the Largest Castles in Europe

What are the largest castles in Europe? Many claim the title, so which one is it?  

Of course, it depends on how and what you measure. Most of these castles constitute of several structures occupying vast areas of land. Within their walls are palaces, churches, gardens and towers which make up a complex that is called a castle. Their military significance, or at least their defensive structure,  is what distinguishes them from palaces.  Even if the fortification served no purpose anymore towards the end of the middle ages, you still recognise a castle when you see one emerging on a hilltop. 

What is the largest castles in Europe? If you check the websites of the Castles, quite a few claim the title. There is room for debate. Luckily I am no juror. Take it from me, these castles are contenders to the title.

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Malbork Castle (143,591 m²)

Malbork Castle, PolandMalbork Castle, Poland

This impressive castle complex was not built for royals or aristocrats.
The Teutonic Order, a Catholic religious order founded c. 1192 during the  Crusades, moved their headquarters to Marienburg (Malbork) in 1309. They started building their castle, using 4,5 million bricks, resulting in the largest brick structure ever built with human hands.

The castle remained the seat of the Grand-Master until 1457 when King Casimir IV Jagiellon seized the castle. He turned it into a residence of the Polish kings for the next 300 years.

It had various functions after that, facing neglect and demolition. Luckily the unique style of the castle was recognised at last and restorations took place in the 19th and early 20th centuries. Today Malbork Castle is on the UNESCO World Heritage List as "the most complete and elaborate example of a Gothic brick-built castle complex in the characteristic and unique style of the Teutonic Order."

Prague Castle (66,761 m²)

According to the Guinness Book of World Records, "Prague Castle, is the largest coherent castle complex in the world, with an area of almost 70,000 m²". Build in the 9th century the fort was turned into a royal palace by King Ottokar II of Bohemia in the 13th century.  The complex holds 4 palaces and 4 churches amongst various other buildings, towers, walls and gardens. 

Nowadays the official office of the President of the Czech Republic houses here. In a hidden room somewhere else in the castle, the Bohemian Crown Jewels are stored. They are a reminder of the old Bohemian Dynasty that once ruled these grounds.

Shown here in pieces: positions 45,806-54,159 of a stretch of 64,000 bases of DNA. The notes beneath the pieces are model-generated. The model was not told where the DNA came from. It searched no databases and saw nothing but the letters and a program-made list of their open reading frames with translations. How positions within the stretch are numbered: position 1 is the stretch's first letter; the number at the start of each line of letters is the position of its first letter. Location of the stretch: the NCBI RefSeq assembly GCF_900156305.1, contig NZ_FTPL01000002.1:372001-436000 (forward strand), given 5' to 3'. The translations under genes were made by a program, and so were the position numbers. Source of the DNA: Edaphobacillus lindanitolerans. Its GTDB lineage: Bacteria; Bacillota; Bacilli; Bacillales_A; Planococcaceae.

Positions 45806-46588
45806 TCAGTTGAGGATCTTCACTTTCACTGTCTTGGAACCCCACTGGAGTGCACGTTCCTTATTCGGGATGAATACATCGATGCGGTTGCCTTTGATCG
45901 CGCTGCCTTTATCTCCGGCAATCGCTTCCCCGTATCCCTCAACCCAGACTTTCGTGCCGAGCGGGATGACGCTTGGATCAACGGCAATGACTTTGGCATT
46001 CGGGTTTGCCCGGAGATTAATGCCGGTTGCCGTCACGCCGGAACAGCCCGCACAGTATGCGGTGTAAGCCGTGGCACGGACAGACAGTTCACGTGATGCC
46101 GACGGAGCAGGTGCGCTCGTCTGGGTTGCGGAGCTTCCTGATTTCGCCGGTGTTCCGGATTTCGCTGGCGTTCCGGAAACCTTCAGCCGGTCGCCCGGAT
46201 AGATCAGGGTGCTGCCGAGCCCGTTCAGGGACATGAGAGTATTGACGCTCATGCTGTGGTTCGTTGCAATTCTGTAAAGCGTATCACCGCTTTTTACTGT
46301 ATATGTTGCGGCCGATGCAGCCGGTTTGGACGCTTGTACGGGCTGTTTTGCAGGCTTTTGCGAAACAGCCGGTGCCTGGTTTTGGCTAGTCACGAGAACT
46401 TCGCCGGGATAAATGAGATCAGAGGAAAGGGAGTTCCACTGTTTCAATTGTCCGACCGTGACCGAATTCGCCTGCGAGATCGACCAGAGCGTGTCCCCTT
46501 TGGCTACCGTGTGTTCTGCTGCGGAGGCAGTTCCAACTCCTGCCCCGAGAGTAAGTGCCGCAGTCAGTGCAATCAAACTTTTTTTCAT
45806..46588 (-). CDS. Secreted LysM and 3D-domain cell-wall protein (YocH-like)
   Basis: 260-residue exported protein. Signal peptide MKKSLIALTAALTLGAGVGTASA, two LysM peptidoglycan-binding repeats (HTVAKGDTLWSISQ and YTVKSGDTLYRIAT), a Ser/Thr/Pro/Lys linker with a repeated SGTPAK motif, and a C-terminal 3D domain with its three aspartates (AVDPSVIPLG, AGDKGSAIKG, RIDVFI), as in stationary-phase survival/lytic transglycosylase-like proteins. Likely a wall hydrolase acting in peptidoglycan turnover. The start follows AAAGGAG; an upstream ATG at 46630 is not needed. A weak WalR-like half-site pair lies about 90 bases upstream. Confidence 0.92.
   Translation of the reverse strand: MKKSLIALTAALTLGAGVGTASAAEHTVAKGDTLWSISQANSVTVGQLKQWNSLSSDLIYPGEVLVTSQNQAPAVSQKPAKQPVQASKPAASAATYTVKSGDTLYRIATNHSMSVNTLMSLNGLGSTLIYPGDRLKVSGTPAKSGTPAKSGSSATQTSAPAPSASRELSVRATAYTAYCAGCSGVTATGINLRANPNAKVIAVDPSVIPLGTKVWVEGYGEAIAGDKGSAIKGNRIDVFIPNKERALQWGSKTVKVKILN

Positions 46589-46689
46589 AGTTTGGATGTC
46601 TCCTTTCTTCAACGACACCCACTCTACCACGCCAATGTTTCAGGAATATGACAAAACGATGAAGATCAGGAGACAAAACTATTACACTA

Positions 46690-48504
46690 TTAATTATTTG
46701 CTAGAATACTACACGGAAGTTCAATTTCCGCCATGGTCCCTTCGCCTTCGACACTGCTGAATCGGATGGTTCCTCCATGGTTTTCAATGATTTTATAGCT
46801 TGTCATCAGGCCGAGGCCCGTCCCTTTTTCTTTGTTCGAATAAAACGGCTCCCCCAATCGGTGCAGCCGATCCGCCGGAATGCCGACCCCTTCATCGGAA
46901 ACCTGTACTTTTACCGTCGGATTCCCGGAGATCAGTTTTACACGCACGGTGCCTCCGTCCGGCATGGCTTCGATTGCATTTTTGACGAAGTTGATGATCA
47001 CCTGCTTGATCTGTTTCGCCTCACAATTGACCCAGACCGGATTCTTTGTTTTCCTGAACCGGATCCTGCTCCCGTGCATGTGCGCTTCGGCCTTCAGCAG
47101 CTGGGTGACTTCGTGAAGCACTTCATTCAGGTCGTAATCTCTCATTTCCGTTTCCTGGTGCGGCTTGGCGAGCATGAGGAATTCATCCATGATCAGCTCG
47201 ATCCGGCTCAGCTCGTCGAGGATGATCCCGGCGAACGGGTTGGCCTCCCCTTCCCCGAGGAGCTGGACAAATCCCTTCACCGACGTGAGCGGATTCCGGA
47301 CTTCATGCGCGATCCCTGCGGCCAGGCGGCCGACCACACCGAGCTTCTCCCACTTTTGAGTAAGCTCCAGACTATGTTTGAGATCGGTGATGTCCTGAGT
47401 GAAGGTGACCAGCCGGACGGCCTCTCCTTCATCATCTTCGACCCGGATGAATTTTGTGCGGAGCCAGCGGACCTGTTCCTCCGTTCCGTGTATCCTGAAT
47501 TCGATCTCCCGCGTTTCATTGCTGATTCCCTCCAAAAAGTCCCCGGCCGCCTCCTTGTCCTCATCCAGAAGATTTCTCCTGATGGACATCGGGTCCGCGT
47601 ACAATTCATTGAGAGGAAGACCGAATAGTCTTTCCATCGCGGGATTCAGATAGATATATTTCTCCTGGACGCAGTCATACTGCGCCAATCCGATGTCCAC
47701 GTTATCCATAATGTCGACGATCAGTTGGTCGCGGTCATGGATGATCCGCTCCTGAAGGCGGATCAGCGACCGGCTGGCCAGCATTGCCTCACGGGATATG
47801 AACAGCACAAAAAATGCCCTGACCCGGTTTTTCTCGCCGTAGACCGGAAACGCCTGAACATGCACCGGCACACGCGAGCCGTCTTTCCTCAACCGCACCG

The facade alone measures half a kilometre, so be sure to wear your walking shoes, or take a virtual tour instead!

Windsor Castle (54,835 m²)

The largest European castle in Europe that is still occupied by a monarch is Windsor castle.

Build in the 11th century by William the Conqueror, 900 years later the current Queen Elizabeth II still spends her weekends here. With 39 monarchs calling it home, it is the longest-occupied palace in Europe.

The castle is open for visitors, even when the Queen is there. The Changing of the Guard occurs every day when she is there. 

Hohensalzburg Castle (Hohensalzburg Fortress) (54,523 m²)

This hilltop fortress was initially built in 1077 by Archbishop Gebhard I of Helfenstein.
Through the centuries other Archbishops expanded and transformed the sight into what we see today. The Bishops needed constant protection from enemies.

It must have been intimidating enough. The fortress has been under siege only once in 1525. Already around 1504 a private cable railway was build to transport goods up to the castle hill.
Today you can take the modern funicular railway that opened in 1892. 

Edinburgh Castle (35,737 square meters) 

The 900 years old Edinburgh Castle was first used by the first king of Scotland, Malcolm III Canmore . He reigned from 1058–93). King Charles I was the last monarch to stay overnight in 1633. Charles I was the king of Great Britain and Ireland. During its existence the castle played a major role in the Wars of Scottish Independence, both ending in the independence of Scotland. 

In the Crown Room, you can see the iconic Stone of Destiny, which was used to inaugurate monarchs. Also the Crown jewels 'The Honours of Scotland' are on display.

In the Royal palace, you can visit the bedroom where Mary Queen of Scots gave birth to James VI in 1566. James became king of Scotland at 13 months old. He is the one who united the crowns of Scotland and England in 1603.

Château de Sedan (35,000 m²)

On their website, it says this is the largest castle of Europe. Bit of an exaggeration looking at this list above. Yet, it still is a huge fortress, seven stories high and 7 meters thick walls. Building started in 1424, so you can see 5 centuries of architecture.

In 1803 Napoleon grabbed most of the art and furniture form the castle for his private collection, leaving the place empty. In 1962 the city of Sedan bought the castle for a symbolic franc. With a referendum they decided the faith of the castle: with only one vote difference (!) the city council decided not to demolish it...

Today the castle contains a hotel and a museum where events and festivals turn the clock back to medieval times. 

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